“As we speak, we are not yet sure about the magnitude of the toxic waste that the communities have consumed from the day the contaminants got released into the wetland. The toxic material can even find its way underground into the borehole water that we drink if not managed. The risks as we speak are many,” he says.

Foul smell

While the immediate communities earning a livelihood at the Lubenge wetland including the villages of Kirowooza, Kakooge and Kyabutayika have tested the wrath of the contaminants that have released a foul smell and the water that turned black, the worry according to the leaders is the after effects including diseases that could result from the contaminated water.

Mr Sam Kigula, the LC5 Chairperson Nakasongola District is surprised that four weeks after the waste material was first observed by the suspecting public and reported to the District authorities, no attempt to try and stop the flow of the toxic substances has been made.

It is unfortunate that even when we got information from the National Environment Management Authority (NEMA) about their intervention when the reportedly halted activities at the factory, nothing has been done.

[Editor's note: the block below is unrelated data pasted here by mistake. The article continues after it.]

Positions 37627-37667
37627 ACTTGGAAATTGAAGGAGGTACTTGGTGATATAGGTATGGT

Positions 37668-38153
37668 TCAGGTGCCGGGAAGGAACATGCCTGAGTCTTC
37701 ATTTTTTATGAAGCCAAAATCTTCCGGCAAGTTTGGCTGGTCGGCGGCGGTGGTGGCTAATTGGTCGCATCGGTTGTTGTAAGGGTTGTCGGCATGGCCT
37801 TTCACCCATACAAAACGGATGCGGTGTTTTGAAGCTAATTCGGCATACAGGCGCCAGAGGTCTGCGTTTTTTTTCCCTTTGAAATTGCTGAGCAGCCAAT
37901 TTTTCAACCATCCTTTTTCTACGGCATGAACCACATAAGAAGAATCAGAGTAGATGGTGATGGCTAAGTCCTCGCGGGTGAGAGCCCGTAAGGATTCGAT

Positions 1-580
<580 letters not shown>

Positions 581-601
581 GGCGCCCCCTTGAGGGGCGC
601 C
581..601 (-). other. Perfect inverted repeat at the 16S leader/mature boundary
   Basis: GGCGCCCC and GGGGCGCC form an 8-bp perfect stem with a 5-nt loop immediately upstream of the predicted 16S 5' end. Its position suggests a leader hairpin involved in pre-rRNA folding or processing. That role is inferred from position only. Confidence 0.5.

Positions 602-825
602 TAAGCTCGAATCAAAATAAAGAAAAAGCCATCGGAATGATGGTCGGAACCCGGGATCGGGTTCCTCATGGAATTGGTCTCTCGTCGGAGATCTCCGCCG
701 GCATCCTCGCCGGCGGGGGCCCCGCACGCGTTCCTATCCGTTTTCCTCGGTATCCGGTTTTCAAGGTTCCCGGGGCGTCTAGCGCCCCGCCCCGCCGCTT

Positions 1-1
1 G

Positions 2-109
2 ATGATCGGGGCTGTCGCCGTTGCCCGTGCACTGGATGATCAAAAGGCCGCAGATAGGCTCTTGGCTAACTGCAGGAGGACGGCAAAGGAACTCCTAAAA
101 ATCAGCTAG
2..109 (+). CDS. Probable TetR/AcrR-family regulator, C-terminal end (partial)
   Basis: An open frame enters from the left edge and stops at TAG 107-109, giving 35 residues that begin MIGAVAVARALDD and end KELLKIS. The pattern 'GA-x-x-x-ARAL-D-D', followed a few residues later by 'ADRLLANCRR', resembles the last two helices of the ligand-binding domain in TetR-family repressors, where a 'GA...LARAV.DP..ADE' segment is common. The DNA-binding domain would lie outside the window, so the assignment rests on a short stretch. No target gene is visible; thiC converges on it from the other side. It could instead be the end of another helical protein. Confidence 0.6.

“We expected the Sugar factory management to quickly divert the contaminated water to a temporary dam for treatment when the team of inspectors from NEMA visited the affected areas and engaged management at the factory. To date (Tuesday) September 26th, 2023, no single step in the direction of neutralizing the amount of toxics in the wetland has taken place,” he says.

“When we approached Management at the Sugar factory, the officials were rude and refused to discuss the matter with the District team.  They claimed that they were working with NEMA to put everything right and had no business with the Nakasongola District officials, Mr Kigula  adds.

Mr Hannington Kabali, a farmer at Kirowooza village who had 29 cows that grazed at the Lubenge wetland area has since shifted his animals to a different village after the cows failed to drink the water that had developed a foul smell and turned black. The herdsman had to move the cows to a safer area which came at big cost.

“We expected a quick response from the factory management when they held a meeting shortly after the inspection of the contaminated areas of the wetland in the first week of September. We are yet to overcome the foul smell. We continue to see lifeless fish and frogs floating on water at the drainage channels,” he says.

Livestock shifted;

Lubenge wetland that measures about 5 square miles is a trans-boundary wetland shared between the Districts of Luweero and Nakasongola. Livestock farming being one of the major activities, it is estimated that more than 20,000 animals got relocated to safer areas during the first week after the water was contaminated.

A section of the farmers claim that their respective livestock stopped drinking the water because of the foul smell while the grasses became yellowish.